Bill Emmott - International Author & Adviser


The era of books about eras
Exame - May 2008

THIS is the era of books about the rise of new eras. The debacle in Iraq, the decline in America’s worldwide reputation under George Bush, the credit crunch, the fall of the dollar, the rapid economic growth in China and India, the way in which record oil prices have strengthened countries such as Russia and Iran—all these developments have inspired authors to ponder what might come next. 

            It is a fair question. Notable books recently published in an attempt to answer it include Parag Khanna´s "The Second World", which considers that three empires (China, the European Union and America) are now going to dominate the world; Robert Kagan´s "The Return of History and the End of Dreams", which reckons the new era will be characterised by complexity and the unpredictable presence of many powerful countries; and the most widely publicised of all, Fareed Zakaria´s "The Post-American World", whose title you might imagine to be self-explanatory but for the fact that Zakaria argues that in this new world America will remain the single most powerful country.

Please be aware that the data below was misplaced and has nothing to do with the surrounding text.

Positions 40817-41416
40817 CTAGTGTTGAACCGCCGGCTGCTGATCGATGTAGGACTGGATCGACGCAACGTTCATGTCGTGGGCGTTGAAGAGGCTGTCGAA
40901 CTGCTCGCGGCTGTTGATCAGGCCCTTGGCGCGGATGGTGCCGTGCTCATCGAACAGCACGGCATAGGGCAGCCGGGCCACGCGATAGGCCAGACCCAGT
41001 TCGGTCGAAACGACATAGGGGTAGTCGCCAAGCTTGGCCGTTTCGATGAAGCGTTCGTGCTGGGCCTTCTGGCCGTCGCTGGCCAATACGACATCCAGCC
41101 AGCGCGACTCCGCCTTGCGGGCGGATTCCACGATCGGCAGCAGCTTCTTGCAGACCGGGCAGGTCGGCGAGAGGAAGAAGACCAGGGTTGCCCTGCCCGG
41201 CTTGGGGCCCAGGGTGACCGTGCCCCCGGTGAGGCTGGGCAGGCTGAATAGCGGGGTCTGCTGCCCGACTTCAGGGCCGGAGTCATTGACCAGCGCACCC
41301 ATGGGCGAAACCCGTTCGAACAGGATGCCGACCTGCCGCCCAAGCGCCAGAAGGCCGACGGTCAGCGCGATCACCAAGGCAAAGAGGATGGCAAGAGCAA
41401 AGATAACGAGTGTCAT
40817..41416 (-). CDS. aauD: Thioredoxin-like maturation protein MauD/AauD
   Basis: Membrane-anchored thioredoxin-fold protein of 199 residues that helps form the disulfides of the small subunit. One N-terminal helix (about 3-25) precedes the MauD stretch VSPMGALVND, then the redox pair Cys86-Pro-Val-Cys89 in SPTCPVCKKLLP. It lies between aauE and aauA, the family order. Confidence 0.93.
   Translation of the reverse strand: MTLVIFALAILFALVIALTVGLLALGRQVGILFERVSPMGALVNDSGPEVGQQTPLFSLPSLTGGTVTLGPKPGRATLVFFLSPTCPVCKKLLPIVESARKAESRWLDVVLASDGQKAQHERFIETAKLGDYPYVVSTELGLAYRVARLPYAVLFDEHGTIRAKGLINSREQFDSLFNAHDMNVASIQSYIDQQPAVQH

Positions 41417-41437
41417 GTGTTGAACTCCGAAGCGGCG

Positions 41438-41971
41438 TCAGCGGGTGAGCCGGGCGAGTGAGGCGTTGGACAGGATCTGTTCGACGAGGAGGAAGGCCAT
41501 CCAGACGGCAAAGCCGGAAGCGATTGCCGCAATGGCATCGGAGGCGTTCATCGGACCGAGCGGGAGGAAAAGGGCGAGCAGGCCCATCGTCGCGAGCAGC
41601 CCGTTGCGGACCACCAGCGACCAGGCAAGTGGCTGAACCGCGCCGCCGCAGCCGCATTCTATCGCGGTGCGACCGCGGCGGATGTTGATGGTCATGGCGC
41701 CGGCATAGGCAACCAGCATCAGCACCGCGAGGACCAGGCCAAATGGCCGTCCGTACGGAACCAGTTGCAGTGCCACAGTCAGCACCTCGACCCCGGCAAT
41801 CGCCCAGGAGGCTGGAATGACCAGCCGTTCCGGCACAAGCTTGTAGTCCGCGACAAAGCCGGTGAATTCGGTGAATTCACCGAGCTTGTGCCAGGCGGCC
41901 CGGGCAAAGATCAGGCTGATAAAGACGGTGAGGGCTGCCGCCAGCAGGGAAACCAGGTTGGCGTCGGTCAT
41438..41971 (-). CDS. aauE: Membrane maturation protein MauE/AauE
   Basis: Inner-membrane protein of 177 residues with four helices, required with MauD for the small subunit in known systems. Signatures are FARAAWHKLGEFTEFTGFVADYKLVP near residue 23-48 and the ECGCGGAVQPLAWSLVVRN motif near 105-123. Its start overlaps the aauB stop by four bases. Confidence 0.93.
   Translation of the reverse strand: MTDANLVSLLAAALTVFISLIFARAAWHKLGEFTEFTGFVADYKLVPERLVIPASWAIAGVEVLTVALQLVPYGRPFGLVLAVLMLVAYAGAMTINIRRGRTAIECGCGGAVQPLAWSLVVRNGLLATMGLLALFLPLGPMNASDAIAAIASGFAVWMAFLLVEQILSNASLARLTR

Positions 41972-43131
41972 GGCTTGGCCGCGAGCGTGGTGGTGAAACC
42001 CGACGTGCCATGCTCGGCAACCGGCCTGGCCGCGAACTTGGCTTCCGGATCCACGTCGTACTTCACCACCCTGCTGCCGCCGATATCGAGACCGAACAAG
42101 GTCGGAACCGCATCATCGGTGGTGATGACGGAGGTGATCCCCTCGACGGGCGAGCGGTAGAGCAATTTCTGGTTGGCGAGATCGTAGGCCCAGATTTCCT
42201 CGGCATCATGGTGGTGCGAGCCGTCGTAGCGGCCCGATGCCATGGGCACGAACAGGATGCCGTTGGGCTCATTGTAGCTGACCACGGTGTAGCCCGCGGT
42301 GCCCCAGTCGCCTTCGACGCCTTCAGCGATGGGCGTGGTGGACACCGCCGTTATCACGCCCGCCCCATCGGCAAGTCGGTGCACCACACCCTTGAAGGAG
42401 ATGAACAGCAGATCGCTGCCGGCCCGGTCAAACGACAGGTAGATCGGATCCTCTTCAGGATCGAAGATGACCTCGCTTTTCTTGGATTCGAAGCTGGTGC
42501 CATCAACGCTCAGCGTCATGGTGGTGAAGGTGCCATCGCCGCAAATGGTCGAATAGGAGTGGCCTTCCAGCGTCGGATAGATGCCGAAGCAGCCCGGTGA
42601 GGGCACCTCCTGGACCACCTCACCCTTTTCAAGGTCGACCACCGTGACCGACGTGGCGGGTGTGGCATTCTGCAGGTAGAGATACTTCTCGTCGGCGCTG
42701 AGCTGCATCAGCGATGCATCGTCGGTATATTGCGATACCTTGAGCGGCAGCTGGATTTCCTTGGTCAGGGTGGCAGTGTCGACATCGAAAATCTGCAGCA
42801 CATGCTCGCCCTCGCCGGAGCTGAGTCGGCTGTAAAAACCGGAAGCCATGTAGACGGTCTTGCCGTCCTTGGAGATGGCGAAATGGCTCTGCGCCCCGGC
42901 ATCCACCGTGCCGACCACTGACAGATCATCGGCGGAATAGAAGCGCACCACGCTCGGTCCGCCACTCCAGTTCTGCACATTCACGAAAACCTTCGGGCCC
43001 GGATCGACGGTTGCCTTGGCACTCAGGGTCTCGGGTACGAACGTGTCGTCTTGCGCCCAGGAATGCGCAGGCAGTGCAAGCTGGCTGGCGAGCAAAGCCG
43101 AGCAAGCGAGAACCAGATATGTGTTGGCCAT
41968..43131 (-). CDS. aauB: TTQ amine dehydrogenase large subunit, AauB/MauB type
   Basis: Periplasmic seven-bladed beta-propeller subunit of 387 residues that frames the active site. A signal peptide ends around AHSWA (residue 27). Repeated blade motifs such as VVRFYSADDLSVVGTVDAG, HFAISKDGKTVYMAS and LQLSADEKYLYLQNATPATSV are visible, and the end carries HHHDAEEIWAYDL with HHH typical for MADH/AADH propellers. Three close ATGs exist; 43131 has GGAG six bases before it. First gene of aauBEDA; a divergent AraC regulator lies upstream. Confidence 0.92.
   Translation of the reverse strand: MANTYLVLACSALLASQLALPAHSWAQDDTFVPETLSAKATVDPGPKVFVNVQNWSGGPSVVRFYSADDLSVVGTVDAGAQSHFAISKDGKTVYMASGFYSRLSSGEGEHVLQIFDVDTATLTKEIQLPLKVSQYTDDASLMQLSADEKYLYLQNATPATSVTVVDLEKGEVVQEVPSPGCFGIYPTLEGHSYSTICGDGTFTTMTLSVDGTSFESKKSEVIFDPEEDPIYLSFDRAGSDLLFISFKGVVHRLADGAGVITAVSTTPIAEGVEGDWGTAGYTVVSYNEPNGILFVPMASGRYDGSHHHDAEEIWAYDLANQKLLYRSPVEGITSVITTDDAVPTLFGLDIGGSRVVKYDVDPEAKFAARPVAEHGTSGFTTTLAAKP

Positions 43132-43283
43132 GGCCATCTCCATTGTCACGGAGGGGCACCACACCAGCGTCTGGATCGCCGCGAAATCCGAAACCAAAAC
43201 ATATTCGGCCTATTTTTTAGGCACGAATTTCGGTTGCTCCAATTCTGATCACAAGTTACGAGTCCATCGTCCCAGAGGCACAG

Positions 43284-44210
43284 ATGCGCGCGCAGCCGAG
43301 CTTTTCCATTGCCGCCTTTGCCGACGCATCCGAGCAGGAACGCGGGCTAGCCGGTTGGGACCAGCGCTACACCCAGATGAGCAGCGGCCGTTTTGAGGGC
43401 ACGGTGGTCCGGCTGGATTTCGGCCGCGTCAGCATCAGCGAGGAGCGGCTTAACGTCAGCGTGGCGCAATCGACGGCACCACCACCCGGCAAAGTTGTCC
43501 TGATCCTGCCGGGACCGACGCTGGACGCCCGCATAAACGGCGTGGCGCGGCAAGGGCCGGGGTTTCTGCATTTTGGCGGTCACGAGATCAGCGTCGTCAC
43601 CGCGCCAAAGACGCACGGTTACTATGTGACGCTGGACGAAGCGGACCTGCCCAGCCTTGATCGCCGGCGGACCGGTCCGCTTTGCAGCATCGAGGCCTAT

There is however a basic problem with the answer given by such books, one that is displayed by “The Post-American World” on its very first page.  Mr Zakaria is an Indian-born American who is editor of Newsweek International, and who writes columns and books on international affairs that display a sweeping grasp of history as well as being clearly and elegantly written. He says, on that first page, that the world has seen “three tectonic power shifts” during the past 500 years, by which he means great changes in the distribution of power that have reshaped international life.

First, he says, there was the rise of the Western world, which began in the 15th century. By the western world he presumably means Europe, since his second shift was the rise of the United States, which he dates from the final years of the 19th century. During the past 20 years, Mr Zakaria thinks this era has given America a global dominance unprecedented in world history. Many historians would consider the American period to be merely a subset of the European era, given America’s origins as a European colony. That would be awkward, however, for it would deprive Mr Zakaria of his book title and his chosen designation of the third power shift, one that is happening right now, towards a post-American era, which he also calls “the rise of the rest”.